I recently completed a migration for a customer from a VPS with CentOS 4 and whm/cpanel to a new dedicated server with CentOS 5. The box had a variety of websites in PHP and Python/Django so I took the opportunity to switch from Apache proxied to Lighttpd for the Django sites to mod_wsgi. I can't guarantee that this is the best way to set things up - but it works for me.
Following are some of the steps necessary to complete the move:
First I compiled and installed a newer version of Python (CentOS 5 comes with Python 2.4) and compiled and installed mod_wsgi using this helpful guide - although I went for Python 2.6 and mod_wsgi 3.1. This also got MySQLdb and setuptools compiled and installed for my new python 2.6. No particular surprises here.
I'm reusing the Python environment customization I used on the last server - adding a simple sitecustomize.py file to the site-packages directory. See the site module docs for details. My sitecustomize.py:
import os, site site.addsitedir(os.path.expanduser("~/.python"))
Next up is hooking my django site into mod_wsgi. Cpanel has a heavily customized Apache setup - you can't directly edit the httpd.conf nor does it simply include vhost.conf files - instead it has a baroque system of include files. I added include files that get added to the bottom of the vhost section as documented at the cpanel website. So for "domain.com" and user "test" I added a .conf file at /usr/local/apache/conf/userdata/std/2/test/domain.com/. My django.conf file looks like:
WSGIDaemonProcess test user=test display-name=% WSGIProcessGroup test WSGIApplicationGroup %
If my site had an ssl cert CPanel had a separate VirtualHost section for port 443 so I needed an additional config file at /usr/local/apache/conf/userdata/ssl/2/test/domain.com/. I couldn't just duplicate the django.conf used for port 80 - this would try to create a duplicate wsgi process group and fail. Thanks to Graham Dumpleton's blog I realised I only need to duplicate the WSGIProcessGroup declaration to hook into the existing wsgi process group and have the same Django instance serve both virtualhost declarations. Unfortunately the cpanel command I was running to collect the include files (/scripts/ensure_vhost_includes --user=username as per Cpanel's documentation) now complained about duplicate declarations. Running /usr/local/cpanel/bin/build_apache_conf instead sucessfully rebuilt the httpd.conf file - I have no idea why. I really don't like the non-standard Apache config system...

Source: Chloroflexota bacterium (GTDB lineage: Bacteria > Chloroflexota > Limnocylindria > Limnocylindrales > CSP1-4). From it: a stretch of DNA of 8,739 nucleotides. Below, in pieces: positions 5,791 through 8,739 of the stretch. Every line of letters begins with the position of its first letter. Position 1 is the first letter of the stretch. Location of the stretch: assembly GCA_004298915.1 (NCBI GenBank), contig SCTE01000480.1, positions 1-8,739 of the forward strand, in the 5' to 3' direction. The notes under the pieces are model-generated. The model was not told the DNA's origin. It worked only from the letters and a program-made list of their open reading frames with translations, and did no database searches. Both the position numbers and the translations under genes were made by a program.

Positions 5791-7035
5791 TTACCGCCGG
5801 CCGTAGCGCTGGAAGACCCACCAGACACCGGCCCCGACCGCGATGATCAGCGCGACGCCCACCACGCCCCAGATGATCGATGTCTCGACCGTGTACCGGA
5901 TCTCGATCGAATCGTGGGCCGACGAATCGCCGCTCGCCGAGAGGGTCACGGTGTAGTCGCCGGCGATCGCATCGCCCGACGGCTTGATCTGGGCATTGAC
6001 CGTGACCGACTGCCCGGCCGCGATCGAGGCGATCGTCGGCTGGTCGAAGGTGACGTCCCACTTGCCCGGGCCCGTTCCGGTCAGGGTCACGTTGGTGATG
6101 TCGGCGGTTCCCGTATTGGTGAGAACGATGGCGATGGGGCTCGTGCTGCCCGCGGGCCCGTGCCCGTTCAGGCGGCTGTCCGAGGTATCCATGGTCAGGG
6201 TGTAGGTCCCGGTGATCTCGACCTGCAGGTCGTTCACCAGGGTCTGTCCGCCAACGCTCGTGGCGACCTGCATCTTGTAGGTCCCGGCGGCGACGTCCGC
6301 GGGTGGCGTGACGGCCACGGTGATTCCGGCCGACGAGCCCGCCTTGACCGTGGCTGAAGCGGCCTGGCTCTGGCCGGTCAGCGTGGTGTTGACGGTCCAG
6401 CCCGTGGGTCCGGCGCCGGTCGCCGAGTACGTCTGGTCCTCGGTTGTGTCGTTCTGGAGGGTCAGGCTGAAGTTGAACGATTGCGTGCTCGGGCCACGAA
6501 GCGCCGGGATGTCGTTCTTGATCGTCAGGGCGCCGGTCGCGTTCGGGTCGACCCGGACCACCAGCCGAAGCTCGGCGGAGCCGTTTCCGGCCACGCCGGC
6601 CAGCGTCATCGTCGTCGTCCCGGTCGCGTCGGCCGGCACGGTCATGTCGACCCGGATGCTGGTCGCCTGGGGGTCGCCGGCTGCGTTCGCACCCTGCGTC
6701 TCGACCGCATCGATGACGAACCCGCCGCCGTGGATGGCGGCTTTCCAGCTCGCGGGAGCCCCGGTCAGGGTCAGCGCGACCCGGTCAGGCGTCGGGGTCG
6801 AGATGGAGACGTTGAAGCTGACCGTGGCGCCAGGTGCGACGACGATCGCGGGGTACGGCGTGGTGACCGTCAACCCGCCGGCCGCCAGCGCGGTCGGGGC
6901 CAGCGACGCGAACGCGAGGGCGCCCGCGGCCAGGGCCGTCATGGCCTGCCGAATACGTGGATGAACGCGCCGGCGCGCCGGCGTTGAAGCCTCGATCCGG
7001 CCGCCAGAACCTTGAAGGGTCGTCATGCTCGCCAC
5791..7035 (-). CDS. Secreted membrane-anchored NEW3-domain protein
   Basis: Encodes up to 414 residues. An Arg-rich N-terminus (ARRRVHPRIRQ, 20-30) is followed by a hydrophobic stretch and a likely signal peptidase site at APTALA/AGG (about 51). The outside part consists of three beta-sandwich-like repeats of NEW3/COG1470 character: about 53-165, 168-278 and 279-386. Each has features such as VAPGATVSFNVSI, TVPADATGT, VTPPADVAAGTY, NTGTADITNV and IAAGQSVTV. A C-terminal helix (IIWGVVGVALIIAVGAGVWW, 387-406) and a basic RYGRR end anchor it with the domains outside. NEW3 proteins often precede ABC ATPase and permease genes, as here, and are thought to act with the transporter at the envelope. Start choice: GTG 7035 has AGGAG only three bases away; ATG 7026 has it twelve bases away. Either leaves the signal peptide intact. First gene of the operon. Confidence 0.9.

Now I need to hook up my wsgi application. In my ~public_html directories I add a django.wsgi file that looks like this:
#!/usr/bin/python import os, sys, site, pwd user = pwd.getpwuid(os.getuid()) sys.stdout = sys.stderr site.addsitedir(os.path.expanduser("~%s/.python" % user)) os.environ['DJANGO_SETTINGS_MODULE'] = 'settings' #def application(environ, start_response): # start_response('200 OK', [('content-type', 'text/plain')]) # return (user,) import django.core.handlers.wsgi application = django.core.handlers.wsgi.WSGIHandler()
A few details about the code - I seemed to get hit by a bug (Apache? wsgi? python?) where python thought I was user nobody even though I have mod_wsgi configured to run each wsgi processgroup as the appropriate user. The os.getuid stuff is to sniff what my username actually is - os.path.expanduser("~") was yielding "/home/nobody" for whatever reason. I've also got sys.stdout set to stderr since for wsgi applications print to stdout causes an exception... And yeah - I've got a print statement or two buried in some code somewhere. I've also got a commented-out "world's simplest possible wsgi app" thanks to Eric Florenzano. Very useful for debugging (It's how I figured out the expanduser problem, for example). When I've got things figured out I comment it out and use the standard Django wsgi handler.
I then use mod_rewrite to hook up to my django.wsgi like so:
RewriteRule ^static/(.*)$ - [L] RewriteRule ^admin_media/(.*)$ - [L] RewriteCond % !-f RewriteCond % !(django.wsgi) RewriteRule ^(.*)$ /django.wsgi/$1 [QSA,PT,L]
And that's pretty much it...
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